Standing Rock protest | John Duffy via Flickr CC BY 2.0
Indigenous activists and environmentalists scored two major victories over pipeline companies this week in quick succession.
On Sunday, two major energy companies in Virginia and North Carolina announced that permitting delays, economic concerns and legal challenges have caused them to pull the plug on a $8 billion natural gas pipeline. The Atlantic Coast pipeline would have traveled under the Appalachian Trail.
Only a day later, a federal judge ruled that the controversial Dakota Access Pipeline (DAPL) will be shut down for a thorough environmental review — possibly for years — and must be emptied of oil by early August.
Could a few significant wins for water defenders also spell trouble for Enbridge, the Canadian oil company facing criticism and lawsuits over its Line 5 oil pipeline under the Straits of Mackinac?
Enbridge, in addition to being the largest pipeline company in North America, is also a partial owner of the DAPL. The 27.6% stake it holds in the Bakken Pipeline System housing the DAPL translates to an investment of $1.5 billion.
Enbridge finalized that investment in 2016 — the same year that protests against the DAPL surged and led to violent clashes between indigenous people and law enforcement in North Dakota.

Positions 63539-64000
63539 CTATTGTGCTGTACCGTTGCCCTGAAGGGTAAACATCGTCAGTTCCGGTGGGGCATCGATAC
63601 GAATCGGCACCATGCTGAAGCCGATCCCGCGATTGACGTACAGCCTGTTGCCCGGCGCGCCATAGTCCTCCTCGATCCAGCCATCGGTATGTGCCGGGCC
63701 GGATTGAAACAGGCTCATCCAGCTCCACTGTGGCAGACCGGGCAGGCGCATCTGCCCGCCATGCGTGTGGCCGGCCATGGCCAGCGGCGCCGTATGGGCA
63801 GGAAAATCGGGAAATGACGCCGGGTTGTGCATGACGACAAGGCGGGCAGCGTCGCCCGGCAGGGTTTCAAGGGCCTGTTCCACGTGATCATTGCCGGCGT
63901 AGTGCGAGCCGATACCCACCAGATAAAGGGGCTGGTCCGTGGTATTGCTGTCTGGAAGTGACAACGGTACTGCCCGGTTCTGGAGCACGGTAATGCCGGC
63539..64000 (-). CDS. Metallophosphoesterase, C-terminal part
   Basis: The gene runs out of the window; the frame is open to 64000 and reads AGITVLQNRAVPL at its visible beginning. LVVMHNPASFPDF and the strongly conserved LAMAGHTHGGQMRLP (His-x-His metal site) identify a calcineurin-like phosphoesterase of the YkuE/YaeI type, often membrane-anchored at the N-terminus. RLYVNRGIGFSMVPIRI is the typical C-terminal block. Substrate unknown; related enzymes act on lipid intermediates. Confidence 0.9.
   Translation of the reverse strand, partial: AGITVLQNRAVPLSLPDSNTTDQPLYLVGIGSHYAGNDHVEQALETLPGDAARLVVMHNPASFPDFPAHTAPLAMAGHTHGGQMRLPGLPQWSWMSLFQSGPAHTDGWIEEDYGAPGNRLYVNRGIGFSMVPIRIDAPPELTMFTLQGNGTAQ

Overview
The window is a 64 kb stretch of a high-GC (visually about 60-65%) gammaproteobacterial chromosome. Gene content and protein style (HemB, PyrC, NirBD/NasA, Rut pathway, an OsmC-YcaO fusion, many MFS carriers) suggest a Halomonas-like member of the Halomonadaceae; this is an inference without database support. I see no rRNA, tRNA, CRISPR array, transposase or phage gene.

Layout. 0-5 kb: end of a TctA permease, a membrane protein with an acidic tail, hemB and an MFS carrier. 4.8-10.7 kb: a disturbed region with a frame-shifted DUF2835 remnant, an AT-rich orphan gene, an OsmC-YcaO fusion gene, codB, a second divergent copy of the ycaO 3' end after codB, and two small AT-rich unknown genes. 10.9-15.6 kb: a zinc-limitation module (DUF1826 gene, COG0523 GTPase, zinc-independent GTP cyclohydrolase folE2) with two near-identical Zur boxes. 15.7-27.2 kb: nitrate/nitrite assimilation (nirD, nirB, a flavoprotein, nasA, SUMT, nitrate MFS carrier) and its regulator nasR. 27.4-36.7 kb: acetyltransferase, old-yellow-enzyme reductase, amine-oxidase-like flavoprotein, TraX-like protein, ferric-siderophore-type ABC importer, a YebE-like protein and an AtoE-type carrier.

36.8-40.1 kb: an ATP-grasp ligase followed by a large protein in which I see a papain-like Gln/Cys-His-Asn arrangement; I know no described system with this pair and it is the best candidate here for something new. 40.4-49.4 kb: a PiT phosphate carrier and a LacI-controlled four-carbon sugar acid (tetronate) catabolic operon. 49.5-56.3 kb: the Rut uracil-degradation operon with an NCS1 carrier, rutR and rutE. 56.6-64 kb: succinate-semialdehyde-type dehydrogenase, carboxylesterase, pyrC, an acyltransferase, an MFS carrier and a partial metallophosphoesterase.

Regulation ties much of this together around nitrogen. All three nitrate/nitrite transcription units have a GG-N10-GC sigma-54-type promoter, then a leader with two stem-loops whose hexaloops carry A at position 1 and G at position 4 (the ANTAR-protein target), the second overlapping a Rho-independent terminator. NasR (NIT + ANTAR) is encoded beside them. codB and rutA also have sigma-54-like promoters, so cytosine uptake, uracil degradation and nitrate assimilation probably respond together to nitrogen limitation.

The Line 5 dual pipeline has transported oil across the Straits bottomlands for nearly 70 years. A 1953 easement with the state of Michigan allows Enbridge to operate under the choppy waters connecting Lake Michigan and Lake Huron.
Sean McBrearty, campaign coordinator for the anti-Line 5 Oil & Water Don’t Mix coalition, said Monday’s DAPL court order was a “monumental victory” for North Dakota’s Standing Rock Sioux Tribe.
“Across the country, courts and government agencies are beginning to realize that environmental protections must be enforced to protect residents and our natural resources from the devastating impacts of further fossil fuel development,” McBrearty said.
However, McBrearty cautioned, Michigan’s struggle with Enbridge is unique and requires executive action from Gov. Gretchen Whitmer to ultimately shut it down.
Enbridge’s adherence to the 1953 easement has been challenged in court by Attorney General Dana Nessel since last June, after the company’s negotiations with Whitmer fell through and Enbridge sued the state of Michigan.
As part of Nessel’s lawsuit against Enbridge on behalf of the state, a circuit court judge last week ordered the west segment to restart for an internal investigation. Enbridge must report its findings to the state within seven days of restarting the line.
The east segment of Line 5 must stay shut down while federal regulators investigate a bent anchor support. Enbridge is prohibited from restarting it until that investigation is concluded and the circuit court judge in Nessel v Enbridge gives the official OK.
As McBrearty notes, the two main steps Whitmer can take to force a shutdown of Line 5 is to join Nessel’s lawsuit to strengthen her case and/or call on the Department of Natural Resources (DNR) to revoke Enbridge’s easement entirely.
The DNR is currently still reviewing the easement upon order from Whitmer last summer. There is no timeline set for its completion.
“Enbridge’s Line 5 pipeline is subject to different authority than the Dakota Access Pipeline. The state of Michigan has jurisdiction due to the pipeline’s siting on public trust bottomlands and the currently challenged easement,” McBrearty said. “We hope that Gov. Whitmer is paying attention to this ruling and that she will act quickly to revoke Enbridge’s easement and protect our Great Lakes from a devastating oil spill.”